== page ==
Tech mergers may need examination outside normal competition law - LSE professor

Clearing of Facebook’s WhatsApp deal ignored ‘critical’ data issue, says Orla Lynskey

Mergers by data-rich tech firms may need to be examined in a fresh way, outside of normal competition and privacy law structures, because of the vast amounts power personal data gives them, a law professor at the London School of Economics has said.

In a talk entitled Recasting Private Power: Tech Giants as Digital Utilities, Prof Orla Lynskey spoke about the strategic position of content and service providers such as Facebook and Google, noting they had a monopoly, or quasi-monopoly, over information flows.

Prof Lynskey suggested EU anti-trust regulators had also not examined crucial aspects of Facebook’s acquisition of WhatsApp in 2014, because they had not looked at the personal data aspect of the businesses.

She told the event at the at the ADAPT Centre for Digital Content Technology at Trinity College Dublin that the huge volumes of personal data processed by such companies could allow them to profile individuals, giving them a "God's eye view" using personal data.


There also seemed to be a growing policy concern about the “data power” of such tech companies.

Exploring the question of whether this power warranted some of specific regulatory intervention above and beyond existing regulatory regimes, Prof Lynskey suggested that treating data-driven agreements and mergers in a different way, might prevent the “artificial accumulation” of large databases.

One example of where this could have happened was the Facebook and WhatsApp merger which was cleared by both the Federal Trade Commission in the US and the European Commission, she said.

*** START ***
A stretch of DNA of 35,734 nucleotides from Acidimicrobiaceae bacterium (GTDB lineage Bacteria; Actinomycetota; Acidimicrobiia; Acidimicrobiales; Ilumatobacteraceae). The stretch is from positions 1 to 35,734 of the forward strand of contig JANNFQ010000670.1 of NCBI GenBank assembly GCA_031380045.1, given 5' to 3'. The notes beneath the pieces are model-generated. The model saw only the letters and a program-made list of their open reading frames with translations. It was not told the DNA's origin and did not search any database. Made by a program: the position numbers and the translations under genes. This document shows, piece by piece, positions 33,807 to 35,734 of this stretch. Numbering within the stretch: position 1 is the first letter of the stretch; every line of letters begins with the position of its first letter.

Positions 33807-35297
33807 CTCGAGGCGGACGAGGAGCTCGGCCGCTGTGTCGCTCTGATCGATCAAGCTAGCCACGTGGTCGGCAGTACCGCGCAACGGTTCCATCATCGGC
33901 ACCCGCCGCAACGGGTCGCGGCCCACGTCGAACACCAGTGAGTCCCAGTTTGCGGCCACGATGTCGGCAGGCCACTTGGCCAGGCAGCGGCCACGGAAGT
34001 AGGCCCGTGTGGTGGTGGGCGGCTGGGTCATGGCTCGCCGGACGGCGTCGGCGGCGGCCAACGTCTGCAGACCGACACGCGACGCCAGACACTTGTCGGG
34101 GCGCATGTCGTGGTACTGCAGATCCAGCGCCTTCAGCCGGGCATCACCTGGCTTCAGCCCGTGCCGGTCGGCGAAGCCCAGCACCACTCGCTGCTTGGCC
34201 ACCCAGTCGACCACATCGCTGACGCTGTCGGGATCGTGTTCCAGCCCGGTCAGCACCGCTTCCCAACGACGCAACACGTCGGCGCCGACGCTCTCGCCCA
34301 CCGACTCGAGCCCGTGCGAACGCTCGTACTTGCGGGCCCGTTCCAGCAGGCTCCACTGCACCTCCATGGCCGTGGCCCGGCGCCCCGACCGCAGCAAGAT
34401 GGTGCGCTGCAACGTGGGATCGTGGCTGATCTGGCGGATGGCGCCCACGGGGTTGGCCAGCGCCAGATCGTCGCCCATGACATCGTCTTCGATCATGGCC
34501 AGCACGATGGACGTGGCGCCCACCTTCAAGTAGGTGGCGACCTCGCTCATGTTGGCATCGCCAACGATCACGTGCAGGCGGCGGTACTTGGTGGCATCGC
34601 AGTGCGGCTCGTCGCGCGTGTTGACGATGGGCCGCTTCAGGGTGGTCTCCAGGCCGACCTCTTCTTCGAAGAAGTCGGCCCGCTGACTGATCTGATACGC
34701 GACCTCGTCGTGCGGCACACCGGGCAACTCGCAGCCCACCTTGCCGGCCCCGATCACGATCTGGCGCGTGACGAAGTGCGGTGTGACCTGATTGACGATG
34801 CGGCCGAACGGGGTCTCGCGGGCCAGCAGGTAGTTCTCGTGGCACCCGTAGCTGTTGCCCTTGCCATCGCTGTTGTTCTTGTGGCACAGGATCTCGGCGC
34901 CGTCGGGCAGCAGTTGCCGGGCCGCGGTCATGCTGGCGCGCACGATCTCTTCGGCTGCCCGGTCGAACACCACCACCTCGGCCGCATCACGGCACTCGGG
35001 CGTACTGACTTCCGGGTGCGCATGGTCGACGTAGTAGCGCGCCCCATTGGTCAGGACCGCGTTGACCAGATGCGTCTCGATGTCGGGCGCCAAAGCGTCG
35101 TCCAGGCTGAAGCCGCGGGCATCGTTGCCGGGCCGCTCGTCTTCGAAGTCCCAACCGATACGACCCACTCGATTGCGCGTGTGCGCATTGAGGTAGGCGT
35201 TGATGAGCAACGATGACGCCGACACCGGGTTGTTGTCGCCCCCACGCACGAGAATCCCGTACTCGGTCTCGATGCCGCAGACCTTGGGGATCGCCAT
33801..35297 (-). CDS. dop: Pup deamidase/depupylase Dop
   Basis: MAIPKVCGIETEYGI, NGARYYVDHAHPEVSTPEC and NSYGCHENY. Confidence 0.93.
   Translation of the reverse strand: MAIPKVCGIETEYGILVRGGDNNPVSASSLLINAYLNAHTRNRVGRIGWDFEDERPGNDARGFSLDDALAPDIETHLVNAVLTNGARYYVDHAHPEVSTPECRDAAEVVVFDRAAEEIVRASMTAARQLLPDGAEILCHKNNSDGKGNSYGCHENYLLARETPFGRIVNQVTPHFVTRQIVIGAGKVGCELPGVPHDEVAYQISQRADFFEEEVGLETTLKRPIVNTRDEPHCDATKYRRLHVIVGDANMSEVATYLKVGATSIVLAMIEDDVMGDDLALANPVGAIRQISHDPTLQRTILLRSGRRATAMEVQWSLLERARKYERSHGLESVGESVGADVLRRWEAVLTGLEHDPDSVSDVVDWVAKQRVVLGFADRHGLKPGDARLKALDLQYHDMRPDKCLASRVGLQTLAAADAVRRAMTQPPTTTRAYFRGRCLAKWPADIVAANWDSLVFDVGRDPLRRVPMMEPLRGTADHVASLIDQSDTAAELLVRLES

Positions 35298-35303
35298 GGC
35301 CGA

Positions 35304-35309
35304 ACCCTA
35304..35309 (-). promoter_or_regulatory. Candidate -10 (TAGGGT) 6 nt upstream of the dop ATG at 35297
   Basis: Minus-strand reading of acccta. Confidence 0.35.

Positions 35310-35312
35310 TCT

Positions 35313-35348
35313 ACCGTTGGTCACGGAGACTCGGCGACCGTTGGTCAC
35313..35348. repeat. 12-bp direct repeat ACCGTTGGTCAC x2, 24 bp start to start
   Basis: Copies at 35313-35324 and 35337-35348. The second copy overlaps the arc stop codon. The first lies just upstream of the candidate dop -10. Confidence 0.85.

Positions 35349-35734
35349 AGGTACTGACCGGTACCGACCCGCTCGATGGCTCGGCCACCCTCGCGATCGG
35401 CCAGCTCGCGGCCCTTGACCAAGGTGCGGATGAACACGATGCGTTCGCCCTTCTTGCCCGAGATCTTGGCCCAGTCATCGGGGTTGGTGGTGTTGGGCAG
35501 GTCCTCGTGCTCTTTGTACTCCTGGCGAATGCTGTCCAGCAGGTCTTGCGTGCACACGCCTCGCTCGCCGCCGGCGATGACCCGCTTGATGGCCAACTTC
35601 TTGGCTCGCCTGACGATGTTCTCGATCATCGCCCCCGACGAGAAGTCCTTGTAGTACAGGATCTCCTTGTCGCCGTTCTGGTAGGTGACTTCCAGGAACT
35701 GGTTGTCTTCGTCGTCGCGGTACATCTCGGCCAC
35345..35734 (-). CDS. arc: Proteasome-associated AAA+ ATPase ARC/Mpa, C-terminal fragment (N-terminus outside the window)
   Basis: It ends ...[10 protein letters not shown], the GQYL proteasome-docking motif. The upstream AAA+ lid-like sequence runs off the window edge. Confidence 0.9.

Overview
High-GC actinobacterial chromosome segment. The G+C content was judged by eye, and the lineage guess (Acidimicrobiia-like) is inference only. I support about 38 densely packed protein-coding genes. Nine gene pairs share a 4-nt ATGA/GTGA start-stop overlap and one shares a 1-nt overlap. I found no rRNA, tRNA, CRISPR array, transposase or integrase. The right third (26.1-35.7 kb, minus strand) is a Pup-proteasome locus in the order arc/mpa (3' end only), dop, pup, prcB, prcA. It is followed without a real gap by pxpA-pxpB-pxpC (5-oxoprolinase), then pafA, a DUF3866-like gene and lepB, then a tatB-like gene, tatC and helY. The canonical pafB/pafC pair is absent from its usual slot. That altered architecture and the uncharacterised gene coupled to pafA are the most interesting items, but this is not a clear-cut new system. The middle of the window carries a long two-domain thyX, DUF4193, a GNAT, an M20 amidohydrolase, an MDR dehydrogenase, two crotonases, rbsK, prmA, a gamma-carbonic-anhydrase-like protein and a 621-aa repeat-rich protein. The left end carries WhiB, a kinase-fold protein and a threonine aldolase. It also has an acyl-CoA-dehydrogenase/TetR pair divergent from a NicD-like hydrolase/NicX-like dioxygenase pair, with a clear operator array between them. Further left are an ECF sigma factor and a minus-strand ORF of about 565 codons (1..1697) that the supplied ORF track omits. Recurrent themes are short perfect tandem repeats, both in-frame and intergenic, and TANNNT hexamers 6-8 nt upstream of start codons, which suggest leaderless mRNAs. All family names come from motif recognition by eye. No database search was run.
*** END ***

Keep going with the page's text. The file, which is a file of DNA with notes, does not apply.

The merger had been cleared on a similar basis to those involving Google’s acquisition of various home devices, which was that Facebook and WhatsApp were not direct competitors in any particular market.

Prof Lynskey said this ignored “some very critical points”.

“They failed to examine why up to 50 per cent of WhatsApp users did in fact have a Facebook account and yet preferred to use WhatsApp over Facebook Messenger,” she said.

“You could at least surmise that part of the reason why some people preferred WhatsApp over Facebook Messenger was privacy related.”

“That factor was not considered.”

“Was WhatsApp here a maverick that offered individuals a privacy-protecting alternative to Facebook? They didn’t consider why Facebook wanted this transaction to go through in the first place.”

In May, the European Commission’s anti-trust regulators fined Facebook €110 million for negligently or recklessly misleading it in relation to the merger.

“The EU commissioner should, perhaps have been asking, if the plan was not to merge these datasets, Facebook wanted to acquire WhatsApp – what was the commercial impetus for the transaction,” Prof Lynskey said.

She said that in the case of a media merger, the impact it might have on freedom of expression was examined.

She asked whether it might be possible to have a similar, non-competition and non-economic assessment of the impact of such mergers on data protection and privacy and whether the aggregation of datasets might give rise to particular concerns.

“I think that’s one practical starting point that’s a little less severe than treating tech giants like digital utilities,” she said.

Prof Lynskey suggested another factor in such mergers had been “perhaps rather weak data enforcement to date, where we have this disconnect between the law on the books and the way in which it’s applied in practice”.

Prof Lynskey has been an assistant professor in the law department at the London School of Economics since September 2012. She teaches and conducts research in the areas of data protection, technology regulation, digital rights and EU law.